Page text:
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I need to parse a command line string in to the argv format so I can pass it in to execvpe. Basically a linux equivilant to CommandLineToArgvW() from Windows. Is there any function or library I could call to do this? Or do I have to write my own parser? (I was hoping I could steal from BASH if I needed to do this since my program is GPL...)

Example: I have three variables:

const char* file = "someapplication";
const char* parameters = "param1 -option1 param2";
const char* environment[] = { "Something=something", NULL };

and I want to pass it to execvpe:

execvpe(file, /* parsed parameters */, environment);

PS: I do not want filename expansion but I want quoting and escaping

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See stackoverflow.com/a/3848603/12711 –  Michael Burr Dec 23 '11 at 8:47
possible duplicate of Parse string into argv/argc –  ChrisWue Dec 23 '11 at 8:51
Could you explain wordexp()? I don't understand it's manpage :/ –  小太郎 Dec 23 '11 at 8:59
If you don't want filename expansion, then I don't think wordexp() will do. –  Michael Burr Dec 23 '11 at 9:14

4 Answers 4

up vote 2 down vote accepted

I used the link given by rve in the comments (http://bbgen.net/blog/2011/06/string-to-argc-argv) and that solved my problem. Upvote his comment, not my answer!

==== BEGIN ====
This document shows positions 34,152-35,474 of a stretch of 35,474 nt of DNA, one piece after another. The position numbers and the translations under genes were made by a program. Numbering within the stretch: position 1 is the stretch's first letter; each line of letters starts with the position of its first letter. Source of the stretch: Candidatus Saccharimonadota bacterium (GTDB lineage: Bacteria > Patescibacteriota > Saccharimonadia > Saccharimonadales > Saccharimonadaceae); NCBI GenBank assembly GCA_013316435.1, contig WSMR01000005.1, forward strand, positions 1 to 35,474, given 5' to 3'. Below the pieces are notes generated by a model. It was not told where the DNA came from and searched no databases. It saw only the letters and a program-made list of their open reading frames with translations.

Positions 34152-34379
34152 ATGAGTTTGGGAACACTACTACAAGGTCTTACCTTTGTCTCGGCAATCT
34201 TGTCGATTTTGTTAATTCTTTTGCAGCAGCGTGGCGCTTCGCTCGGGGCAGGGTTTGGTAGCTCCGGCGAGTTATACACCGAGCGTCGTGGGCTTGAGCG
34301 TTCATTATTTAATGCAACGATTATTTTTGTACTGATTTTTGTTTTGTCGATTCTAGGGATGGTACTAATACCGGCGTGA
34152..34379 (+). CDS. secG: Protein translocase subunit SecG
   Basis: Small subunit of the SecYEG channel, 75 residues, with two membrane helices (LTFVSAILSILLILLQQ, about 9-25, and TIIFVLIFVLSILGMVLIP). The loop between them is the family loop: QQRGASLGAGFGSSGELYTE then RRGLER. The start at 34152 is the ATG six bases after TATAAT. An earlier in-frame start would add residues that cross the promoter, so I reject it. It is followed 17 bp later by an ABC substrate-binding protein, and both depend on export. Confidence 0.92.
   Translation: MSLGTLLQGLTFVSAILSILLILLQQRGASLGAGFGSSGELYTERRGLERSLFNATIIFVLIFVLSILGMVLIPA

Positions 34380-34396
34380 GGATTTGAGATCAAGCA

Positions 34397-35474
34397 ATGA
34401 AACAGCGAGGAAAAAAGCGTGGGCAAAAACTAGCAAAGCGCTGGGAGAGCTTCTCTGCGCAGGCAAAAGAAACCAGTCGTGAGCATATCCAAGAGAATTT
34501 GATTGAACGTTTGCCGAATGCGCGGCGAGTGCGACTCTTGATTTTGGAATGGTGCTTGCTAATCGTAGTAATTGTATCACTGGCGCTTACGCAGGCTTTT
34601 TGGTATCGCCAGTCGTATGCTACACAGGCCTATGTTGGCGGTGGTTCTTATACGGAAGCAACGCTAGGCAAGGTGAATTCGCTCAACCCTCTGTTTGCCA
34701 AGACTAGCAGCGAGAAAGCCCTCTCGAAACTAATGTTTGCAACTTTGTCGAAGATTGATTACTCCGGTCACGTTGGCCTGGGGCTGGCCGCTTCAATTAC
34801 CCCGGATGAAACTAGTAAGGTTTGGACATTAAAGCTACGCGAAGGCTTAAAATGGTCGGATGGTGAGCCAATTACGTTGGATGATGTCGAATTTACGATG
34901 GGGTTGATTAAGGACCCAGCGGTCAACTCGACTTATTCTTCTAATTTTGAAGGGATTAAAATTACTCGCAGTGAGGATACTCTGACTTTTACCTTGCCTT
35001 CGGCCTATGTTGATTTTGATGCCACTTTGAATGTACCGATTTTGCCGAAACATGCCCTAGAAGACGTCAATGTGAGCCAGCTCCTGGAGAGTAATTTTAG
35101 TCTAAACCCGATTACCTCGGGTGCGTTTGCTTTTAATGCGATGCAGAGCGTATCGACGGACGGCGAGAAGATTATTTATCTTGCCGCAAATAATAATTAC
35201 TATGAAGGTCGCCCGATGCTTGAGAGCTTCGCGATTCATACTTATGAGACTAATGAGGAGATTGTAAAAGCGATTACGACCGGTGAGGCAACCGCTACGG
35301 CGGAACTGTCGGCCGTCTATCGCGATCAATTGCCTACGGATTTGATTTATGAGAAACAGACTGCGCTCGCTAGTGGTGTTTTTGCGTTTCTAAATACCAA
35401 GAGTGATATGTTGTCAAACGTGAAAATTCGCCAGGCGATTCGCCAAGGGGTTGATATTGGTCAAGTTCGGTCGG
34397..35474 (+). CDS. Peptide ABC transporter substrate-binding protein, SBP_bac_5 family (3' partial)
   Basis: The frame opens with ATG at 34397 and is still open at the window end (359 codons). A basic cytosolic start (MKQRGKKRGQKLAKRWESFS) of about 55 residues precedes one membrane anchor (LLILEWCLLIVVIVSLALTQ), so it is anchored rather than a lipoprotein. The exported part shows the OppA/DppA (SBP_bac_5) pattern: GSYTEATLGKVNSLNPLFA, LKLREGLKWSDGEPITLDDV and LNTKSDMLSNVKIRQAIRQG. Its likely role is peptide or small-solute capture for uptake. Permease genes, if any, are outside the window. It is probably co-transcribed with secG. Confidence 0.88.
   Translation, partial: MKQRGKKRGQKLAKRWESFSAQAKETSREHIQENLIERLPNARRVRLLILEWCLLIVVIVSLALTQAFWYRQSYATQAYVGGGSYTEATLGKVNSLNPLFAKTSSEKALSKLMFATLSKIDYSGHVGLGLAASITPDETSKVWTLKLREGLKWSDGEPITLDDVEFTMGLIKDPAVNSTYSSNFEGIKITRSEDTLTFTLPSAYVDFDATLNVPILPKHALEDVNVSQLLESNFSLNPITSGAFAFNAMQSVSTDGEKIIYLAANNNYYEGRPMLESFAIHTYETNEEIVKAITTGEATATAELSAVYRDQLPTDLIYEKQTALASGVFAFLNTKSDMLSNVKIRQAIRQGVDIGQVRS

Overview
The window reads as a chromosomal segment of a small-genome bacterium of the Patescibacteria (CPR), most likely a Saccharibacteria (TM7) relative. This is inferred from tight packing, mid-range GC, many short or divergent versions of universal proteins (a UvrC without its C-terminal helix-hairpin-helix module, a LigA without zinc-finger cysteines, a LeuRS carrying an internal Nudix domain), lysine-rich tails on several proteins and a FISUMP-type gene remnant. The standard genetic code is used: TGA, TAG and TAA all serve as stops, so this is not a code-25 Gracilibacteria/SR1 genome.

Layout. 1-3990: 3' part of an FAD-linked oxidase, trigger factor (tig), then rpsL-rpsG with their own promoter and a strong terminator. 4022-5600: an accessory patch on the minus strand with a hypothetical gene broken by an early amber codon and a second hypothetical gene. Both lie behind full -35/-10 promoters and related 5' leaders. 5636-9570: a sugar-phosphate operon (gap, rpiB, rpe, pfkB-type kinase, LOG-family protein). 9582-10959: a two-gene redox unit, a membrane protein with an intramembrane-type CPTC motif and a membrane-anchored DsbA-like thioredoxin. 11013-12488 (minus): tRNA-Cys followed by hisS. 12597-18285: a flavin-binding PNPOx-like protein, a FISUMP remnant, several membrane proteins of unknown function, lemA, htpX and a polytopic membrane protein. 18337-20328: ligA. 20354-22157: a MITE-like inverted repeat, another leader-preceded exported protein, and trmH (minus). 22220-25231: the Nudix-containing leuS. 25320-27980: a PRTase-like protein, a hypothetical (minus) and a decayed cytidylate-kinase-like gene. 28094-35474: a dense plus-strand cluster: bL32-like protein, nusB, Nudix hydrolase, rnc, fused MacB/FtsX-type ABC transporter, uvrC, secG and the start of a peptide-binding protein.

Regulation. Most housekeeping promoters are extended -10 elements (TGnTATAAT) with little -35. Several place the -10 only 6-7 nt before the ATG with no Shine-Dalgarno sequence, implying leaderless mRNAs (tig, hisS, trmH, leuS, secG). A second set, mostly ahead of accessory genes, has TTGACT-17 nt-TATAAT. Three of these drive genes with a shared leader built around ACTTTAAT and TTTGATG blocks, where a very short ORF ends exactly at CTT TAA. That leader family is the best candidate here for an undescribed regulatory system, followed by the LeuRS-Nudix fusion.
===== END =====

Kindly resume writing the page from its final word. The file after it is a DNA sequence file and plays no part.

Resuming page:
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char *strtok(char *s, const char *delim) is what you are looking for

char *s will be standard input and char *delim will be ' '

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But would what happen if s had a \ (Backslash space) somewhere in it? –  小太郎 Dec 23 '11 at 8:48
This won't handle quoting (or globbing or any other shell-like behavior beyond splitting on spaces). It's not clear that OP needs that (even though bash is mentioned), but I think that at least quoting is likely important. –  Michael Burr Dec 23 '11 at 8:51
Oh ok I did not understand that. Yeah it won't handle special characters, quoting etc. –  rxdazn Dec 23 '11 at 8:55
Made clear now :) –  小太郎 Dec 23 '11 at 8:59

Maybe I'm missing something, but why don't you just pass the &argv[1] as parameters and the environment obtained using getenv() as environment?

EDIT: If you want a different separator, you can use the environment variable IFS (internal field separator) to achieve this.

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I'd assume he's interested in passing some other set of parameters that comes in the form of a string (maybe from a file or from interactive input). –  Michael Burr Dec 23 '11 at 8:52
Sounds reasonable, I've added a note about IFS, which may help too. –  stativ Dec 23 '11 at 8:55

Use my nargv procedure. I've literally beaten this question to death with this answer: http://stackoverflow.com/a/10071763/735796 nargv means New Argument Vectors. It supports everything a shell would in regaurd to parsing a string into seperate elements. It supports double quotes, single quotes and string concatenation for example.

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It even has syntax error reporting. –  user735796 Apr 9 '12 at 10:59

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